In 1980, Hernandez, a52-year-old native of San Juan, Puerto Rico, became the nation’s first Hispanic to command an aircraft carrier, the John F. Kennedy.
Hispanic Link Weekly Report


CORPORATE CLASSIFIEDS
La GUARDIA COMMUNITY COLLEGE EMPLOYMENT OPPORTUNITIES
Send resume and letter indicating position desired by date specified to: Adult Learning Center. Division of Continuing Education, rm. 2, LaGuardia Community College/CU NY, 31-10 Thomson Avenue, Long Island City, N.Y. 11101. EOE/AA Employer.
Intake and Placement Counselor Data Entry Clerk
Duties: Schedule and supervise intake and achievement testing for adult basic education students Record and disseminate test results Place students in the appropriate classesf on and off carfipus). Monitor student attendance; develop and maintain waitlists. Qualifications AA. BA preferred; at least 2 years experience with adult programs. Strong communication skills and capacity to work with diverse groups. Experience with microcomputers data base, word processing. Bilingual English/Spanish a plus Salary $15.000-16,000 (grant funded). Aplication deadline: Sept. 12, 1986.
Full-Time Teaching in Adult Basic Education
Master's degree in related field (Reading, Adult Education, Curriculum and Teaching):
at least 3 years experience teaching reading, writing, critical thinking and/or cognitive skills to an adult basic education student population. Salary. $17,000 - $18,000 (grant funded). Application deadline: Sept. 26,1986.
SOCIOLOGY PROFESSOR/ASSOC.
The Department of Sociology at the University of Minnesota invites applications for a tenured position at the Associate or Full Professor level. Scholars with strong records of research and publication are encouraged to apply. All theoretical orientations, empirical approaches and substantive specialty areas will be considered. However, we especially encourage applications from persons who work in one or more of the following substantive areas: 1) Political sociology (including political economy), 2) formal organization,3) gerontology, aging and the life course and4) deviance and the sociology of law.
Vitas, letters of application and samples of publications or other written work should be sent by Oct. 15 to Professor David Knoke, Chair of the Personnel Committee, 909 Social Science Building, University of Minnesota. Minneapolis, Minn. 55455.
The University of Minnesota is an equal opportunity educator and employer and spe-
cifically invites and encourages applications from women and minorities.
BANKING OPPORTUNITY Organizing group for the District of Columbia national development bank is interviewing for a Chief Executive Officer. Experience in banking and local economic development a requirement. Applications confidential.
Apply to: P.O. Box 32086, Washington, D.C. 20007. An equal opportunity employer.
Arlington County, Va.
Multi-Cultural Program Coord.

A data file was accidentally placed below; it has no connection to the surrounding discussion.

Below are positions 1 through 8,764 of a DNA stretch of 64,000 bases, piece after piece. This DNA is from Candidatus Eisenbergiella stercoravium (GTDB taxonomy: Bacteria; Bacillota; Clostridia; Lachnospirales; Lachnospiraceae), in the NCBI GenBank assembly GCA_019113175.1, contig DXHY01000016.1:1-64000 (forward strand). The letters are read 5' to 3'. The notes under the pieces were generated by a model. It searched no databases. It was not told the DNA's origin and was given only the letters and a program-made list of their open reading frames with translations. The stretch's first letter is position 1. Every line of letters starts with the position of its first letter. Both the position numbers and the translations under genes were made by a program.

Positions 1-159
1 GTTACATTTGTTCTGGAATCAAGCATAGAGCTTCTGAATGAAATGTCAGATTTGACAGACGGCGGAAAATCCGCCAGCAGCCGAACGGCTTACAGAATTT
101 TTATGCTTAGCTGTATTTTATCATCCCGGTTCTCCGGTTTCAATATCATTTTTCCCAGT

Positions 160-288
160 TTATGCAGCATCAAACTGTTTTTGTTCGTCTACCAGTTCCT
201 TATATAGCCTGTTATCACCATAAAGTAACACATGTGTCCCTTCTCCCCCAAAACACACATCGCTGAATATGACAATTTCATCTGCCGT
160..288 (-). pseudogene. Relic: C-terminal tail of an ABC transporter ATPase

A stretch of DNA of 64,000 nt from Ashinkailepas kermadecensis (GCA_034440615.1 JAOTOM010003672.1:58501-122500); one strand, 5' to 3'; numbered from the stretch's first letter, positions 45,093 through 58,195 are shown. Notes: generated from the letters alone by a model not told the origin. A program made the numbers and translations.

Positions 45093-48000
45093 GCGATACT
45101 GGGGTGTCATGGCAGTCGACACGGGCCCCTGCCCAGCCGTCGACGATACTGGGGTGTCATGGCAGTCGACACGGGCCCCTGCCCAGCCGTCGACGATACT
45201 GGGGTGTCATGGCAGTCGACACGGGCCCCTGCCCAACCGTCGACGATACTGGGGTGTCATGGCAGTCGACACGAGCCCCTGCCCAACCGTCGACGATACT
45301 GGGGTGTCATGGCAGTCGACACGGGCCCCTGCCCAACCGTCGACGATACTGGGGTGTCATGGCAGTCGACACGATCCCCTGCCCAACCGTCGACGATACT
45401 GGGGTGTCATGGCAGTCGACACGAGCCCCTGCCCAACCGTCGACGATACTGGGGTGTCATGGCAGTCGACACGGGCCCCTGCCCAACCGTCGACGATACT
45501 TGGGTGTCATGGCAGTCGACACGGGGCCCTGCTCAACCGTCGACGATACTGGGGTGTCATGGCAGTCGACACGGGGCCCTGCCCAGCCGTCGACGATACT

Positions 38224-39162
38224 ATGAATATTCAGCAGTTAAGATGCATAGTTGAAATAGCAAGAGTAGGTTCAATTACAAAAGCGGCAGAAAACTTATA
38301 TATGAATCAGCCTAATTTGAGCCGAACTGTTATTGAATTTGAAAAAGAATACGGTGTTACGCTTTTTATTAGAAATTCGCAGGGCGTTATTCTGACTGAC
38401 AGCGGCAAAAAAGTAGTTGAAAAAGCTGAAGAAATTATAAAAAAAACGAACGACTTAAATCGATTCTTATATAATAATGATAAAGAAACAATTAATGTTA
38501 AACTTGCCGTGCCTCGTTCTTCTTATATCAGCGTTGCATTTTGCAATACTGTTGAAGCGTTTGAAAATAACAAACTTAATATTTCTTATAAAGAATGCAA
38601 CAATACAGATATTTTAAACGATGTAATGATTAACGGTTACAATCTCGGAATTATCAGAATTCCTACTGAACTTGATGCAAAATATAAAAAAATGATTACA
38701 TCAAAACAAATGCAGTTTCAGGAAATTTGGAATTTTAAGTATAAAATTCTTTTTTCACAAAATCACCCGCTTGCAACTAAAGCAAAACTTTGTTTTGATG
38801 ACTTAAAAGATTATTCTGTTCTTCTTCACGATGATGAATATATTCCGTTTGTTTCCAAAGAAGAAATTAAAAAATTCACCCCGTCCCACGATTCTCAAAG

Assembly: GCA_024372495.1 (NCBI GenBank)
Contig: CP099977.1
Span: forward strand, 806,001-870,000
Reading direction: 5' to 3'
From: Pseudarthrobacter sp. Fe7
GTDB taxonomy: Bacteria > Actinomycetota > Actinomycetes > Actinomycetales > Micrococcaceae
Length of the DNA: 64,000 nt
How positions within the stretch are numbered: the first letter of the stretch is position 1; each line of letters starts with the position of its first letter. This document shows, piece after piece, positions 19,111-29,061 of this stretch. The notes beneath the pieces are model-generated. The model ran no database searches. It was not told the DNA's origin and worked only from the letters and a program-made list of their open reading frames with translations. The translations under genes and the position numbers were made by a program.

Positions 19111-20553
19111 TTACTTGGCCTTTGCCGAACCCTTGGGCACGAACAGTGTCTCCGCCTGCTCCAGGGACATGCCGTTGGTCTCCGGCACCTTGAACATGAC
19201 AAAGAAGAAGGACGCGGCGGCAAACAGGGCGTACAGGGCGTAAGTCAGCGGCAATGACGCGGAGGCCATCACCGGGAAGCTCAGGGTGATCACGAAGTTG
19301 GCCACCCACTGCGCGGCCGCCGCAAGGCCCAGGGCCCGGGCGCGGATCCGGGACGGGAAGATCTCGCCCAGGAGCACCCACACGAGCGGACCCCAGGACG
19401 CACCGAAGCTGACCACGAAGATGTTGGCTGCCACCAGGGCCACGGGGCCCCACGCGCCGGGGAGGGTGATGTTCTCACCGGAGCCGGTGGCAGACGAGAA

$27,953 - $39,235
Professional, administrative position with responsibility for ensuring service access and coordination of county programs to multicultural populations for whom English is a barrier to obtaining services. Responsible for overseeing service access county-wide, recommending and implementing programmatic changes to improve service delivery to Arlington residents from diverse cultural backgrounds. Works closely with various cultural groups and community organizations. Requires extensive (4-6 years) experience providing, coordinating, directing and/or managing the analysis of needs and/or provision of diverse services to minority, low income, immigrant multi-cultural or similar groups.
Chief, Community Beautification $32,223.36 - $45,190.08 This division focuses on enhancing the
appearance of the community through the maintenance of open space, parks and beautification areas. The division operates with a budget of $993,223 and 28 employees. Requires Bachelor's degree and three years management experience.
Chief, Athletic Programming $30,711.20 - $43,058.08 This division coordinates and administersa comprehensive athletic program, including a variety of team and individual sports, classes, tournaments and workshops for youth and adults, and provides field maintenance and renovation. The division operates with a budget of $695,878 and 25 employees. Requires Bachelor’s degree and three years management experience.
Chieif, Recreation $37,061.44 - $52,070.72 This division provides a large variety of leisure activities to Arlington’s community in recreation centers, schools, parks and community facilities for a diverse group of participants. The division operates with a budget of $2,257,521 and nearly85 employees Requires Bachelor’s degree and four years of management experience.
An official Arlington County application form must be received no later fhan Aug. 28,1986. For an official announcement providing more information and an application form please call or write: Arlington County Personnel Department, 2100 14th St., North Arlington, Va 22201-2799 (703) 588-2167.